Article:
My Promise to Kaya.
When Jews are in trouble, it sometimes takes courage to speak out. Whether the threat is in Germany or in the Middle East.
Kaya Williams was an activist in the American Jewish Congress (AJC) and a proud Reform Jew. I first met her in the early 1980s when I served as the director of the Martin Steinberg Center of the American Jewish Congress -- a center for Jewish artists in the performing, visual and literary arts. One of the Center's artists told me about a woman in her 90s who had been active in the AJC during the 1930s. "She’s a widow, and lives all alone," the artist told me, "and it would be a mitzvah if you would visit her. Besides, she has an amazing story to tell."
I went to visit Kaya Williams at her West Side apartment in Manhattan. She began to tell me about her activities during the 1930s. The leaders of the AJC Women's Division were especially concerned about the rise of anti-Semitism in Germany and the ways in which the German government was spreading anti-Semitic propaganda to other countries, including the United States. Kaya was chosen to go on a speaking tour of Jewish communities all over North America in order to alert them of the growing danger. Her prime target would be liberal American Jews who were concerned about social and political issues.
Kaya recalled: "When I first starting speaking, I had to overcome my initial shyness. However, I spoke from my heart, and I was able to reach a good number of people. Moreover, I had documentation that proved the German government had declared war against the Jewish people, and that they were actively spreading anti-Semitism to other countries. What I wasn't prepared for was the strong opposition and cynicism that I encountered among many Jews. They gave me the following arguments:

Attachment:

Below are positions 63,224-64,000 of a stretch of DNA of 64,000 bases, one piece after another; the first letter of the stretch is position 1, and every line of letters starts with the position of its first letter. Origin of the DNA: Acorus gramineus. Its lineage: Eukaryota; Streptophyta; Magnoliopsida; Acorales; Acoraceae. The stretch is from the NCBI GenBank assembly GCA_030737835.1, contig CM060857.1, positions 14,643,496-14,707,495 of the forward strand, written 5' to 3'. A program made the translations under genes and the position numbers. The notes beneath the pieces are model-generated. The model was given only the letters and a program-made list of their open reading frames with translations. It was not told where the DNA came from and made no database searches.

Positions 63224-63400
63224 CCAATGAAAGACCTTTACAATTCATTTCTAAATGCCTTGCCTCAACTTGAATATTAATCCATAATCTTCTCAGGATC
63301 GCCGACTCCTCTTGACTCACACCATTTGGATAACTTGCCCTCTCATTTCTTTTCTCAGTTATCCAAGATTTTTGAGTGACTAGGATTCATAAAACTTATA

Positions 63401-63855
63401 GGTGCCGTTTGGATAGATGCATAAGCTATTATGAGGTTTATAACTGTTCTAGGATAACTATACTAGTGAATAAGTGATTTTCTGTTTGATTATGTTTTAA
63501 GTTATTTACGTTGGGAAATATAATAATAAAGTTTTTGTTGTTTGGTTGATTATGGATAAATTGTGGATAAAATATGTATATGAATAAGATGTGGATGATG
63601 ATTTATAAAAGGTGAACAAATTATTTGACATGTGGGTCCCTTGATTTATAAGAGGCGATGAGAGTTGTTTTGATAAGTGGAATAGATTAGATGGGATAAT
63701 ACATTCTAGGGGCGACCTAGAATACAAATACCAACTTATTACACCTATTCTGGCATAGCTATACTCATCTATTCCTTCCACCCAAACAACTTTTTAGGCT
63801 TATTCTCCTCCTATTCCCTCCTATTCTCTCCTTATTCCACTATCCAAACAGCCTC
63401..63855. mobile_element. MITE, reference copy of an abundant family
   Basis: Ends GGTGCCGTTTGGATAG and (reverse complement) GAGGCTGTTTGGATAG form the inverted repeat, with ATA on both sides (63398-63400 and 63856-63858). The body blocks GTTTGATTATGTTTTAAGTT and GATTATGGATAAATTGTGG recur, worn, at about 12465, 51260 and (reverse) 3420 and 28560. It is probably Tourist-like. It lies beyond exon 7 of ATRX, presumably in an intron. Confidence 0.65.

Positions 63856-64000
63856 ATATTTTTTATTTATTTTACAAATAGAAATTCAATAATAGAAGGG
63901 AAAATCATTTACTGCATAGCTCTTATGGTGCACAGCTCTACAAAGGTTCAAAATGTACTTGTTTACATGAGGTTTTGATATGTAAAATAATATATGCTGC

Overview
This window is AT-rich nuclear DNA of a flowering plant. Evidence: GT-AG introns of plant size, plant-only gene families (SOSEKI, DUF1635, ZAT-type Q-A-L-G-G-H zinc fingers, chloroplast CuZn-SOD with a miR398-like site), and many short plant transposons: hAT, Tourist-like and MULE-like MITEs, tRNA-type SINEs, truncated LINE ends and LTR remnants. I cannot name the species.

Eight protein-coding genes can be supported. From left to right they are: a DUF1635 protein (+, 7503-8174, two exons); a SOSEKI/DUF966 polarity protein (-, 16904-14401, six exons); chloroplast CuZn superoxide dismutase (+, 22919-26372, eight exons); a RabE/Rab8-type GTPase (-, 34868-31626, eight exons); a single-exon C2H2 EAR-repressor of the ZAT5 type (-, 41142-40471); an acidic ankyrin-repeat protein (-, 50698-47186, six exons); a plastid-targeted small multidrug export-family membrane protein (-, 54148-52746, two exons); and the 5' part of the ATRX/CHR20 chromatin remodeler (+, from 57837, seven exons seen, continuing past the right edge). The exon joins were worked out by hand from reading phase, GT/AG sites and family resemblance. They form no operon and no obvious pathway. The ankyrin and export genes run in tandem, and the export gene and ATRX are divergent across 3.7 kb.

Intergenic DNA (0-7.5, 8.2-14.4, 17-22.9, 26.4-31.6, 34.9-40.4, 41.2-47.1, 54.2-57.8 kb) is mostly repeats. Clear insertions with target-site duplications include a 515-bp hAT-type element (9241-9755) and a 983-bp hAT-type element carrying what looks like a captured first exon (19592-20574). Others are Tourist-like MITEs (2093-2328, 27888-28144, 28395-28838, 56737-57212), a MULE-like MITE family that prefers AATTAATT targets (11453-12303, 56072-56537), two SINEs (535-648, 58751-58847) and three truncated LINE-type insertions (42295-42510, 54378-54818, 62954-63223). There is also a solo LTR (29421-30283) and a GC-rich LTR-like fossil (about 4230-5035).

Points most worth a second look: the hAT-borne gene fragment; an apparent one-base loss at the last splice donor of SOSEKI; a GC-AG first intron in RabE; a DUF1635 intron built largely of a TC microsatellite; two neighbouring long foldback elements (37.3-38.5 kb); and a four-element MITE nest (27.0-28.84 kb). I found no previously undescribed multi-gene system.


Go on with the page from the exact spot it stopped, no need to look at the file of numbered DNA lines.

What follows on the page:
You must not be silent when Israel and the Jewish people will be in danger again.
"Don't you realize that the Germans had suffered a loss of national pride after World War One and that this anti-Jewish propaganda is just a way of letting of steam? Nothing will come of it. Besides, the Germans are a highly cultured people with outstanding artists, writers and scientists. They represent the best of western civilization. Such a civilized country is not going to endanger Jews. Moreover, have you forgotten that the Jews are a highly successful minority in Germany and that they have contributed to all facets of their country's national life? It's a shame that a sophisticated, Reform Jew like you should be encouraging Jews to be paranoid in our modern, liberal age!"